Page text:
Because of the structural problems of the hip during hip joint movements of the two main parts of the hip joint is caused by an abnormal contact with each other.
The edge of the head of the joint and the edge of the head of the femur are contacted after a certain angle when the hip is bent to the abdomen. In the normal hip joint, this contact is soft even at the most when the hip joint is pulled toward the abdomen, and at this point of contact there is a cartilage ring (labrum) surrounding the hip joint and softens the contact.
However, if there is a structural problem in the structure of the hip joint, this contact is abnormal during the bending of the hip, excessive contact causes impingement, causing pain and disruption of the joint over time.
The first complaints are sudden pain in the midline with some movements. Over time, pain takes longer. In some patients, there may be a jerk and click-sounding in the groin with pain. The pain increases especially after sports, intensive and heavy work, and can continue for a while at rest. When calcification begins to develop, movement is restricted, pain persists over the years and there may be night pain. After a painful period, a completely painless period may occur.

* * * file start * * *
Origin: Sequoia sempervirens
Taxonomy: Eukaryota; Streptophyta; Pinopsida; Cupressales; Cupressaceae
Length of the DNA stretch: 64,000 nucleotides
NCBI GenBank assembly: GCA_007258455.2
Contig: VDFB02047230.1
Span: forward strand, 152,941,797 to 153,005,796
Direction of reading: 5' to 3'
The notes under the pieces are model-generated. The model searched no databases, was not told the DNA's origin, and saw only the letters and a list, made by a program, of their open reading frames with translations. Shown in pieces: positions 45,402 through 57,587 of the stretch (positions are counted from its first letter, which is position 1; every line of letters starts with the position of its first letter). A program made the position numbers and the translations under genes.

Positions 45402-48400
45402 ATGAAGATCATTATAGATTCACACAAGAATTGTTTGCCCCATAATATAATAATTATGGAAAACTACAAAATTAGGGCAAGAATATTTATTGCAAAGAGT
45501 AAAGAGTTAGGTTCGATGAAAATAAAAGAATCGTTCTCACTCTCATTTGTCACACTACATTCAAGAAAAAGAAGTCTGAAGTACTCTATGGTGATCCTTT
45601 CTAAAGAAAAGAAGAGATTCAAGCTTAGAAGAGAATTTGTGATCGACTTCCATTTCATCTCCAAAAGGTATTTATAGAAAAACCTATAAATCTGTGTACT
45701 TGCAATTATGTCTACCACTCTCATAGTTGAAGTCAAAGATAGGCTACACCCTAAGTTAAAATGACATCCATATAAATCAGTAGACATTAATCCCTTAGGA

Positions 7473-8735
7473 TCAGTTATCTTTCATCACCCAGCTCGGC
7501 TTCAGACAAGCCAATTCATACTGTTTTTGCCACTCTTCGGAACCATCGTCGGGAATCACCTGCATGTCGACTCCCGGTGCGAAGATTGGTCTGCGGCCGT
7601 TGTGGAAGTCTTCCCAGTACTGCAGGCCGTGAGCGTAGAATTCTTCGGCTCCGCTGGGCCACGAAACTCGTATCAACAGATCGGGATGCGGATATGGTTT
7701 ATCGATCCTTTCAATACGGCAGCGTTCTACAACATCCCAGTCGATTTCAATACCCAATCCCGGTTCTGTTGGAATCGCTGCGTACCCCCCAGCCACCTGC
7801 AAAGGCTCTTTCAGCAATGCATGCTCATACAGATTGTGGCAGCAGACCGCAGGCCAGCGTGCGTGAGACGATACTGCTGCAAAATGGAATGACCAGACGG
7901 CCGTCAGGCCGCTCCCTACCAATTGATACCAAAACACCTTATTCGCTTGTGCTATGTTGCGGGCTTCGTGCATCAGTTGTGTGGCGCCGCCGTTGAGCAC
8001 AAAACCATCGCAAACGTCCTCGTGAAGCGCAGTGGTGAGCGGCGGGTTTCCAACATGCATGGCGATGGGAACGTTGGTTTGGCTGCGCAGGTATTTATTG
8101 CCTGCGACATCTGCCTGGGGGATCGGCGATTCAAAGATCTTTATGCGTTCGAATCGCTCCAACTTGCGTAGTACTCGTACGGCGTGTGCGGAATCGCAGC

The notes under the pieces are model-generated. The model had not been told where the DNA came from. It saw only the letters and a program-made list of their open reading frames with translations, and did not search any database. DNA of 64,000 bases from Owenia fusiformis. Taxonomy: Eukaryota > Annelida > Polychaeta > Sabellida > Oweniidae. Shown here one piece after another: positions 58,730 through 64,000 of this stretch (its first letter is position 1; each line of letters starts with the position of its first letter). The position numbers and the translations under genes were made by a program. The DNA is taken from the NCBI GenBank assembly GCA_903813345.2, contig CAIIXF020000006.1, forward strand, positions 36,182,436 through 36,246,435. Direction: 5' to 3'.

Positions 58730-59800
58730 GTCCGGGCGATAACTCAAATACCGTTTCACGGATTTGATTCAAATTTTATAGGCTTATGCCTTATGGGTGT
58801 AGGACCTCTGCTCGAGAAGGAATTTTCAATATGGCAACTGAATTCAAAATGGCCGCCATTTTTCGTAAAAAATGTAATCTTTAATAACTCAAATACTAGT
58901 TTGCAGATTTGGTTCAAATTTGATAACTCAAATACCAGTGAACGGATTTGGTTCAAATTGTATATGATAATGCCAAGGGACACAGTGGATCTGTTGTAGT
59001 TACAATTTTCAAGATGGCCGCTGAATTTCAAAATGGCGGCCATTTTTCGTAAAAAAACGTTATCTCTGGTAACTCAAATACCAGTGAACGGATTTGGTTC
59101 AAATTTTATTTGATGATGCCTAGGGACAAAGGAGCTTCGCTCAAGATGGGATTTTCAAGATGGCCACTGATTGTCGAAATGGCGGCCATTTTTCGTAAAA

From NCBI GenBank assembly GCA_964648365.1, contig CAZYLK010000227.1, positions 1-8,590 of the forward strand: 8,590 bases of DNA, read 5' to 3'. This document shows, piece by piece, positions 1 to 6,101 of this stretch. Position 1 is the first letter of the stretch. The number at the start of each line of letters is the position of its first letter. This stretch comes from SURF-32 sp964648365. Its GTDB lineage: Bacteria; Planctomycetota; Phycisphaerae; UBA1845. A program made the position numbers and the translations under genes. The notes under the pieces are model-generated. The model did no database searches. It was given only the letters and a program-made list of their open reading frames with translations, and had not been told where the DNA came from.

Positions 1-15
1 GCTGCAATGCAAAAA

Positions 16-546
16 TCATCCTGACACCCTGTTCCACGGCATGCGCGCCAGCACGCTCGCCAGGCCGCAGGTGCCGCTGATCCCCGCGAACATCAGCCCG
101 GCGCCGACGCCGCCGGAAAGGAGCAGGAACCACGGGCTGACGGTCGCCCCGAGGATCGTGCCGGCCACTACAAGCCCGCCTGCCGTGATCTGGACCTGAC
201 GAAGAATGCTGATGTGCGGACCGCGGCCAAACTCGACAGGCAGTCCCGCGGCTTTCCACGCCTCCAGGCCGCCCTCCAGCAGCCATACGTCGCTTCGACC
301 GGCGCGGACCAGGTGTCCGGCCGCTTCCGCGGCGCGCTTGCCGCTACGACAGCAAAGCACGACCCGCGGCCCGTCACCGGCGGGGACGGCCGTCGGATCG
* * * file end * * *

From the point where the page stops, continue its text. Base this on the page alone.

The inguinal area is a place where many problems such as hernia, gynecological diseases and muscle problems are seen. There are patients with hip compression disease and inguinal hernia – ovarian surgery.
How is it diagnosed?
An experienced orthopedic surgeon recognizes and treats the patient with a high rate of hip stiffness. Direct X-ray films are then required. Direct films reveal the ‘cam’ and ‘pincer’ deformities to a great extent.
Then MR is seen. It should be kept in mind that MR can do wrong if it cannot be done on good machines and some extra soft ware. Even if MRI is performed under appropriate conditions, it is not to be forgotten that 20% of labrum rupture can be omitted. In such cases, the popularity of this method has decreased since it can show a 20% robust labrum tear in the ‘arthro MR’ examination performed by drug injection into the joint.
In patients with hip compression disease and mild burns, ‘pelvic stabilizers’ should be strengthened in centers experienced in sportive rehabilitation. In addition, in a significant number of cases, symptoms may be persistent or transient, with medications from the non-steroidal anti-inflammatory group given as an oral edema.
In cases where complaints are ongoing or suspected, intra-articular injection is performed.